Today’s guest blog post comes from Chris Kelly, MEd, MA, Director of Health Education at HealthEd. Prior to HealthEd, Chris was director of education for the Alzheimer’s Association and also served as special care manager for Marriott Brighton Gardens Alzheimer’s Special Care Center, counselor and activities therapist with the Institute of Pennsylvania Hospital, group home coordinator with Bancroft Neurohealth, and child life counselor with the Philadelphia Child Guidance Clinic. At HealthEd, Chris is responsible for leading development of a wide variety of patient education programs.
By Chris Kelly
After having spent most of my career working as an educator and a professional caregiver in the Alzheimers field, I was excited to participate recently in a social media insights-mining project to better understand the treatment journey for people with Alzheimers disease and their caregivers. Our team at HealthEd was hoping to uncover actionable barriers, drivers, and educational needs related to Alzheimers treatment decisions and self-management.
A unique barrier: differentiating symptoms from side effects
“She has been on Brand X for five years but started with aggression, so we stopped it.
“They did add another Alzheimers medicine, but she was not well on it, so I took her off after one day.
“He was put on Brand Y last year and improved but now he started complaining he was tired and didnt sleep last night.
“They put her on Brand X, and she is having delusions and trouble talking.
One intriguing outcome of this social media insights-mining project came from our analysis of the various reasons why Alzheimers medicines were stopped. The quotes above seem to uncover the similarities between Alzheimers symptoms and treatment side effects. How are patients and caregivers supposed to differentiate between the two? I wonder how many times a patient stops treatment because they mistake an Alzheimers symptom for a side effect of their medication. This is a significant finding, as it uncovers a gap in current patient education programs and materials.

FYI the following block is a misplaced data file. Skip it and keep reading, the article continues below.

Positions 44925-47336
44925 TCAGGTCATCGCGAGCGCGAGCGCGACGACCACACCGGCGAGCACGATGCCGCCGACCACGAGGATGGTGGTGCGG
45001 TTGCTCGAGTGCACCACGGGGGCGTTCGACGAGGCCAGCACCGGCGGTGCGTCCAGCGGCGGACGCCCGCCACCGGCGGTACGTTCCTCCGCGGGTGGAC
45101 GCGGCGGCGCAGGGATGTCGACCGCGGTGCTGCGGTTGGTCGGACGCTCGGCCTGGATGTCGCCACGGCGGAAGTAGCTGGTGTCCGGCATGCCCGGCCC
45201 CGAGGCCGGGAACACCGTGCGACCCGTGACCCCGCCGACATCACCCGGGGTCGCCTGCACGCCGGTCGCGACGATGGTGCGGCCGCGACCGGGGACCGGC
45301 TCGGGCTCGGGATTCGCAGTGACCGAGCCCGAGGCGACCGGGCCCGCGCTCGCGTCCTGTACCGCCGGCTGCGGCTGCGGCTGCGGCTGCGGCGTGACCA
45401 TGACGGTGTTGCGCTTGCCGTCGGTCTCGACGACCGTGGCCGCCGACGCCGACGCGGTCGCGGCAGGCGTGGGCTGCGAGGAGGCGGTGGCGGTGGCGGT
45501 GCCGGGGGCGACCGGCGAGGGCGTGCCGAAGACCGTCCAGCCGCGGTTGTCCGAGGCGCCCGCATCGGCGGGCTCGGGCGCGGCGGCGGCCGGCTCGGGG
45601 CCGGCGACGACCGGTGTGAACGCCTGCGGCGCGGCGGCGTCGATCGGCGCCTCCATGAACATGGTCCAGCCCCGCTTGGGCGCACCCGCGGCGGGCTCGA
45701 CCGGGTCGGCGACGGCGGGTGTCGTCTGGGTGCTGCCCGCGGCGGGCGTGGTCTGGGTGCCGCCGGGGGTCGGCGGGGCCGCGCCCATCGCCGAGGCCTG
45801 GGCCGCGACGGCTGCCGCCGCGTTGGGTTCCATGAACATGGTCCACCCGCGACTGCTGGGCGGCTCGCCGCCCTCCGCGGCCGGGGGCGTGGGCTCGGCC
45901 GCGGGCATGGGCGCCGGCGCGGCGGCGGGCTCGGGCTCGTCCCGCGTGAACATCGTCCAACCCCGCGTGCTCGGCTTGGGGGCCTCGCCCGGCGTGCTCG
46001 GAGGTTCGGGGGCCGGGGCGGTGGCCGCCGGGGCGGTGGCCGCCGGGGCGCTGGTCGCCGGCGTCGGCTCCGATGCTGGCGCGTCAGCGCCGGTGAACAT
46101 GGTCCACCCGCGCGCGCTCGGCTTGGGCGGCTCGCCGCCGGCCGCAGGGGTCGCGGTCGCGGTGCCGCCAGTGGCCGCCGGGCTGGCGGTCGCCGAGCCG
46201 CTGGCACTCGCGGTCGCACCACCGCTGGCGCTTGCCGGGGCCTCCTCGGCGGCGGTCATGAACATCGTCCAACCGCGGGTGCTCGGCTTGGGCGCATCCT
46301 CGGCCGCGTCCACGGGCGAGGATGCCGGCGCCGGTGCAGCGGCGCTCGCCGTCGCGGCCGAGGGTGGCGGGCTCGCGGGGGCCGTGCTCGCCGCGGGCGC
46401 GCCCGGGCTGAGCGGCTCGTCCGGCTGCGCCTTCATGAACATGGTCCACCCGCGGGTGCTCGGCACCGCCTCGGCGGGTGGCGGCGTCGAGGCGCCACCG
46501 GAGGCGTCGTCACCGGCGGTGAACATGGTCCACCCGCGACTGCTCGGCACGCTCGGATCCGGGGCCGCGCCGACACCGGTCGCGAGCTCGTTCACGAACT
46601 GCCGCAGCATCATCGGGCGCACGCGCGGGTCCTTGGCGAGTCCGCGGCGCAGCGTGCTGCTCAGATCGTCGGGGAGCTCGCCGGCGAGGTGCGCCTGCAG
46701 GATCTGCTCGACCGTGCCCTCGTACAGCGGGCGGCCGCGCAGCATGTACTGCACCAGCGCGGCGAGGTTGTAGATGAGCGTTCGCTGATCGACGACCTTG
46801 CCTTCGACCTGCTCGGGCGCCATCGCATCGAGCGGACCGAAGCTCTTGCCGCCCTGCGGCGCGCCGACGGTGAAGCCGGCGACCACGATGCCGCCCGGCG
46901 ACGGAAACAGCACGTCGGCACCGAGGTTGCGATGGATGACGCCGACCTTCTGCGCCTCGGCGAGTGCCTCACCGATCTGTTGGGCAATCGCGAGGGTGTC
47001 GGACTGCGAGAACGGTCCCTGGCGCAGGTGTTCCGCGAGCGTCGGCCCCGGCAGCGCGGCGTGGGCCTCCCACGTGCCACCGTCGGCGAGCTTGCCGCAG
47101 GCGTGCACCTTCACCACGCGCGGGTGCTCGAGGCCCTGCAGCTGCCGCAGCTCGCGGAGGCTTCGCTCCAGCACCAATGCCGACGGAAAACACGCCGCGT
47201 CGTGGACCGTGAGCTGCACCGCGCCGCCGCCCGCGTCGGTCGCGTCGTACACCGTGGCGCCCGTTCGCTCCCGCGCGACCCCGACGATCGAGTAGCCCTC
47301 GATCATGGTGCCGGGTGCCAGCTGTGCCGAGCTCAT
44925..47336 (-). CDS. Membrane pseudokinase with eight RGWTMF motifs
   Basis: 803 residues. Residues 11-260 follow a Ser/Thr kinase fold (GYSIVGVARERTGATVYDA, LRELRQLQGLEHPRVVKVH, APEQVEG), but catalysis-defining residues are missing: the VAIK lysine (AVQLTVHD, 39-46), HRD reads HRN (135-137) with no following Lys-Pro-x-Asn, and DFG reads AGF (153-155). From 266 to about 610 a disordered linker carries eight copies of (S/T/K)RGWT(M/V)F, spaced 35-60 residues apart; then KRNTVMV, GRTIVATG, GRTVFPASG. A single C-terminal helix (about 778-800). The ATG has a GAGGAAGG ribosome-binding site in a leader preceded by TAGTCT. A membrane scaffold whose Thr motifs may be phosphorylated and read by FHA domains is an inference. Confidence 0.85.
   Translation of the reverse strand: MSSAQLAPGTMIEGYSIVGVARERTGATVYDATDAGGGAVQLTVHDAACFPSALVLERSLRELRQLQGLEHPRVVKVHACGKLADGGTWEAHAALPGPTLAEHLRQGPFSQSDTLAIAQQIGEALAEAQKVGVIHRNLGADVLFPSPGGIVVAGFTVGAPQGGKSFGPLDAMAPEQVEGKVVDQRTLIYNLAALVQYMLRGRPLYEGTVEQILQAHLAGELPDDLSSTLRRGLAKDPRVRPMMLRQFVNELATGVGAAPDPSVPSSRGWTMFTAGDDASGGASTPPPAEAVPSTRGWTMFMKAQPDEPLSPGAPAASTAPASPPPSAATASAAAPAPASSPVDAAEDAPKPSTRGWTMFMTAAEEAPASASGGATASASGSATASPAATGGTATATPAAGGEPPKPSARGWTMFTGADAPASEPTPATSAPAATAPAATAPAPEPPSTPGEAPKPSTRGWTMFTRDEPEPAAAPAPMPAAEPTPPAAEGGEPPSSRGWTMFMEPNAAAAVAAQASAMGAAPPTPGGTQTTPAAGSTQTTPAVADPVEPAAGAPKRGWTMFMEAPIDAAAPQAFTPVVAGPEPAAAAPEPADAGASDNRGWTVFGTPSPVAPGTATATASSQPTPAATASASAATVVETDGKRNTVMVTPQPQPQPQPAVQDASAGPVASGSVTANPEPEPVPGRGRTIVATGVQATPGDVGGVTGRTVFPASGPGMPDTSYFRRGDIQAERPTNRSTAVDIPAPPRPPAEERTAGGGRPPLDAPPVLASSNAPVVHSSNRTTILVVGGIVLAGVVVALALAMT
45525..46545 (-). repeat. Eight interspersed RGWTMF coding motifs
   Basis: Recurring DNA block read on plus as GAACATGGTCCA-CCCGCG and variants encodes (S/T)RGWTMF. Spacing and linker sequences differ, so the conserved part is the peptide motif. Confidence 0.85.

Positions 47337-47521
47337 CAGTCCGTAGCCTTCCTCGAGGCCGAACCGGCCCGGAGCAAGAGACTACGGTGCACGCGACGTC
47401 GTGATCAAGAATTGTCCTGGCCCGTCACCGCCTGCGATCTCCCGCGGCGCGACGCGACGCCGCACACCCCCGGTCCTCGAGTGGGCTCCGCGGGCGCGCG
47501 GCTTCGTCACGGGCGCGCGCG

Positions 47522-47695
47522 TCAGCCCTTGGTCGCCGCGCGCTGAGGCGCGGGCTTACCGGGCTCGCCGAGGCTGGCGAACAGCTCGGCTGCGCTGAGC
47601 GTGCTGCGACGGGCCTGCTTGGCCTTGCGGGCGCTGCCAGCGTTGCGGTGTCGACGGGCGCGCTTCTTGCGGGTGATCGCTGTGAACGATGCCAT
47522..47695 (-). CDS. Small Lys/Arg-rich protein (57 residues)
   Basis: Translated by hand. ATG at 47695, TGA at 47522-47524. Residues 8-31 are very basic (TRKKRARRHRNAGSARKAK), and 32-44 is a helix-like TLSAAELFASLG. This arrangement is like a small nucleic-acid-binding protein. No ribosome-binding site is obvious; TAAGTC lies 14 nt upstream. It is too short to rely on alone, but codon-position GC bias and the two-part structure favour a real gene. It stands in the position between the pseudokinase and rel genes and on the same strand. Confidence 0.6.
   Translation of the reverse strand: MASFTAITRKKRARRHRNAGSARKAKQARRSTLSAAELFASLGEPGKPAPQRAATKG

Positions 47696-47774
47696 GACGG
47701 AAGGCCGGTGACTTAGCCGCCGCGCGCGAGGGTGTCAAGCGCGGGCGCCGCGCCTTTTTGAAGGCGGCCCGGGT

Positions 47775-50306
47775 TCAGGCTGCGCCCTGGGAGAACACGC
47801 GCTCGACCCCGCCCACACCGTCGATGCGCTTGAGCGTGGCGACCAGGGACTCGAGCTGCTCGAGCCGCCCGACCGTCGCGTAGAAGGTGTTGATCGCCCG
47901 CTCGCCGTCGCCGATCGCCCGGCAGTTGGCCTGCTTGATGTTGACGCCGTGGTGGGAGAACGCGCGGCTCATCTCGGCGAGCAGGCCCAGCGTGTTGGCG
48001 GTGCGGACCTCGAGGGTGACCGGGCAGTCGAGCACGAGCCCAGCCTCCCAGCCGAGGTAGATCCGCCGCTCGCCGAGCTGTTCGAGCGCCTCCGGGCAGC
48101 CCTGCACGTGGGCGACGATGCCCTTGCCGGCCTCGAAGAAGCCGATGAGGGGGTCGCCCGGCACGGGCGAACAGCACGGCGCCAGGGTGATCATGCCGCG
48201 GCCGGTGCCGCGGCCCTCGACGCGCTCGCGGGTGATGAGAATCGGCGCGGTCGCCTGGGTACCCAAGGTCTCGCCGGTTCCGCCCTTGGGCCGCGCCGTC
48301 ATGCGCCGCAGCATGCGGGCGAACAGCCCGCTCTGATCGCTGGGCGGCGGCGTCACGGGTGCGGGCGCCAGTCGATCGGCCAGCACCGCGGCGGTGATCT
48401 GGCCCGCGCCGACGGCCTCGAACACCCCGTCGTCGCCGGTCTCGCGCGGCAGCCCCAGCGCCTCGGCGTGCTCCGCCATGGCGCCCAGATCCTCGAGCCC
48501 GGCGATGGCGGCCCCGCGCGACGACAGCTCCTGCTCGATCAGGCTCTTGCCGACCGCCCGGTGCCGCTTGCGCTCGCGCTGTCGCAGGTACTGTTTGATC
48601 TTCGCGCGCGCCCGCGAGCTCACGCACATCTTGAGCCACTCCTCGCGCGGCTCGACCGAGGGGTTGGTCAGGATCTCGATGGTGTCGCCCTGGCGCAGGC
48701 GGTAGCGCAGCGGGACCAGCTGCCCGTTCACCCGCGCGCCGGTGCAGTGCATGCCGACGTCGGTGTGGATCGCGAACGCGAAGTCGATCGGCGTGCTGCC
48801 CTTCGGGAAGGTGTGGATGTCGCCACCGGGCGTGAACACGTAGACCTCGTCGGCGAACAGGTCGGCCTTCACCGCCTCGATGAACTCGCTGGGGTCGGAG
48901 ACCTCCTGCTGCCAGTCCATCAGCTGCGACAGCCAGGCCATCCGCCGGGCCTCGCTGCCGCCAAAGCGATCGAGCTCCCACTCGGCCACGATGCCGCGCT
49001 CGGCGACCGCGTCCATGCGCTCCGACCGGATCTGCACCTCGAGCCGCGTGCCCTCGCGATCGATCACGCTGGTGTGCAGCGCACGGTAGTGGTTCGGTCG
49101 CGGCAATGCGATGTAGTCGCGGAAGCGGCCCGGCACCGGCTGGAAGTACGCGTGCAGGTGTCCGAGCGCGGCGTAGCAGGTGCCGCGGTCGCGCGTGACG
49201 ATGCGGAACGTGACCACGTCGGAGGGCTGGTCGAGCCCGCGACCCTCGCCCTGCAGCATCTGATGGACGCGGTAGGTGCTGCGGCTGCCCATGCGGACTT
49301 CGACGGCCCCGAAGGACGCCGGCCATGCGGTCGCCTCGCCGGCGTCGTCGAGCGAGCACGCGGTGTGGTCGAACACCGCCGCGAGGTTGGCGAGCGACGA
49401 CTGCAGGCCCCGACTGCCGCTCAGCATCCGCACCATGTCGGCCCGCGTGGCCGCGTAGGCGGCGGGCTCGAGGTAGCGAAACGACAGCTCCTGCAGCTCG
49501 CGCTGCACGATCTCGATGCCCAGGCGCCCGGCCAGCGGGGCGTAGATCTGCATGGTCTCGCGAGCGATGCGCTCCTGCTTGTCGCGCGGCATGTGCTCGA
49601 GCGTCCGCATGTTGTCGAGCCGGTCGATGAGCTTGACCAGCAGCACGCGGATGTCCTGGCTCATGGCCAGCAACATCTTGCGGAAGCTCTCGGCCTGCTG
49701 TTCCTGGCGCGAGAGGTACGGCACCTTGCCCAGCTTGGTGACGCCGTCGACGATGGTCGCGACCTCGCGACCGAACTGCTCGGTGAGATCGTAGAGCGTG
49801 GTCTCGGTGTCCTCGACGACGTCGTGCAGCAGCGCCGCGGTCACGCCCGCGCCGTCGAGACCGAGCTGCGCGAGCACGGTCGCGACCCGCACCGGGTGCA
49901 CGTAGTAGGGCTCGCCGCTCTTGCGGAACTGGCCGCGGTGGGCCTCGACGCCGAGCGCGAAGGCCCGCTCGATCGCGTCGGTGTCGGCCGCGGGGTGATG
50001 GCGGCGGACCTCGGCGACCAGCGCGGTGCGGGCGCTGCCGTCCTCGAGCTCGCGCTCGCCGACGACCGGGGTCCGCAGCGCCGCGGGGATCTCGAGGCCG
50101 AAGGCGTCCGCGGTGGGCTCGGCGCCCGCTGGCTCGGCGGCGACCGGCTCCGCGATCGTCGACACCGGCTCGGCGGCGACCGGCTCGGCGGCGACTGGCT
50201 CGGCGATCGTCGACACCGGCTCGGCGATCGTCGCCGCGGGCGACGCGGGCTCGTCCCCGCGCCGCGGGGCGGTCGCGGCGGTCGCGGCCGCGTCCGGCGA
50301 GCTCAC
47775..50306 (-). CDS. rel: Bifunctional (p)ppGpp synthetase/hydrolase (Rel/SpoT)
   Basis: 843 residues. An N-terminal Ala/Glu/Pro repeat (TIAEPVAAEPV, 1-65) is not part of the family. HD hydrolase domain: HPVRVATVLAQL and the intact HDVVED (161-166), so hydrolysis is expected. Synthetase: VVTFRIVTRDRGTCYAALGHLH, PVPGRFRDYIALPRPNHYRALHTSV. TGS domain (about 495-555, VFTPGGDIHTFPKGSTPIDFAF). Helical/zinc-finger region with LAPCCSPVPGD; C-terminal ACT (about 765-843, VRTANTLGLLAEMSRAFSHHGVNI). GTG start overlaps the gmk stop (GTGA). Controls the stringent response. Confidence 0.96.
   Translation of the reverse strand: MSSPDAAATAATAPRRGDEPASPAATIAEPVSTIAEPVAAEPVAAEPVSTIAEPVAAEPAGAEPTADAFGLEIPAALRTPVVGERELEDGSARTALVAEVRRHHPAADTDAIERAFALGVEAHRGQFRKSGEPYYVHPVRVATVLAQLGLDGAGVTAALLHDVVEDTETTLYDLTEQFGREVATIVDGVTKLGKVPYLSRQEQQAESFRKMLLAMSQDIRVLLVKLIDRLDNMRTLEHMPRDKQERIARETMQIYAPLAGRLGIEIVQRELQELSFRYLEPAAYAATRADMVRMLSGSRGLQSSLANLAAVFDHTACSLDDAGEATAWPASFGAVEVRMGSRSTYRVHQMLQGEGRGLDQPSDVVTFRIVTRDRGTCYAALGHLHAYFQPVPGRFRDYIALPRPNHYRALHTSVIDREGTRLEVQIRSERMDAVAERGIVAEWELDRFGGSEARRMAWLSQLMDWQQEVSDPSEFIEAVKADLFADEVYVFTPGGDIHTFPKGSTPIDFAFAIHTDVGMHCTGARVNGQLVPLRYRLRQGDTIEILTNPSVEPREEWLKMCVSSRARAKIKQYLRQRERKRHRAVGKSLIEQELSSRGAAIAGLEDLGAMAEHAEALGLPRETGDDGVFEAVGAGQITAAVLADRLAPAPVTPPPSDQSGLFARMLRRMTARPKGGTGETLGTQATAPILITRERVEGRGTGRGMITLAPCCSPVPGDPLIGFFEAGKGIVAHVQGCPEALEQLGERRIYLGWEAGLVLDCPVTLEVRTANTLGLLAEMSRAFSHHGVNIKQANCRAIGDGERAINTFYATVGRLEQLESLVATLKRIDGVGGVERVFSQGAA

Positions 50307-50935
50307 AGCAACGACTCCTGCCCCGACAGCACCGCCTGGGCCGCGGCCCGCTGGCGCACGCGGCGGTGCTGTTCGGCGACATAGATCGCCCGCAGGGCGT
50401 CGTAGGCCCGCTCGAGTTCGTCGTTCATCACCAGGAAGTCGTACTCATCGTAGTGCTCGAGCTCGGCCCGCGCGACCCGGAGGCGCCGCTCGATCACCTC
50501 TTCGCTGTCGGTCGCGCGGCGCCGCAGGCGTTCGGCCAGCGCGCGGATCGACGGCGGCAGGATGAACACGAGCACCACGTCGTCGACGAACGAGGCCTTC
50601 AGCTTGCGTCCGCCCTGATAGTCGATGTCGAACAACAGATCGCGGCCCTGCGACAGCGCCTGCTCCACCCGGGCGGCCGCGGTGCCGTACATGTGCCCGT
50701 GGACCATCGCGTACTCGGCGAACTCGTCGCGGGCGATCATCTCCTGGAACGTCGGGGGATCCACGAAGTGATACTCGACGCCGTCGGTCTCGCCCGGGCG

An innovative solution
ABOVE: HealthEd organized the collected data into a patient journey map
After a review of current Alzheimers patient education materials, it seems that content about symptoms and content about side effects are typically presented separately. The real opportunity here is bringing symptom and side effect content together. Doing so will validate the challenge of differentiating between the two and promote effective dialogue between patients, caregivers, and the healthcare team about what to expect and what to do when symptoms or side effects occur. This would increase awareness and understanding of this barrier for patients and caregivers and help them work with their healthcare team to make informed treatment decisions.
A blueprint for positive outcomes
“Its always a challenge, but one that I accept. With the help of my wife, family, and friends, I will press on. The Alzheimers Association has been a tremendous help to me. There is my medicine¢‚Ç¨¬¶my doctor. I have a support system that I deeply appreciate. There is life after diagnosis, and I plan to do my best to live it.
I will close with the amazing quote above. It is poignant that this quote comes from a man living with a progressive, devastating disease, yet his words capture both hope and courage. Its almost as if hes provided a blueprint for living and coping with Alzheimers disease. I wonder if his positive outlook and determination are born from his understanding of his condition and prognosis, having the support of knowledgeable family and friends, forging a strong relationship with his healthcare team, and being involved with an advocacy group such as the Alzheimers Association.
This project has helped me further appreciate the raw, unfiltered insights that surface when patients and caregivers connect in an informal, unstructured social media environment. These unique insights can drive and inform:
¢‚Ç¨¬¢ Innovative educational design
¢‚Ç¨¬¢ Appropriate tone and manner
¢‚Ç¨¬¢ A grounded, integrated strategic plan
¢‚Ç¨¬¢ Successful outcomes for patients, caregivers, and the brand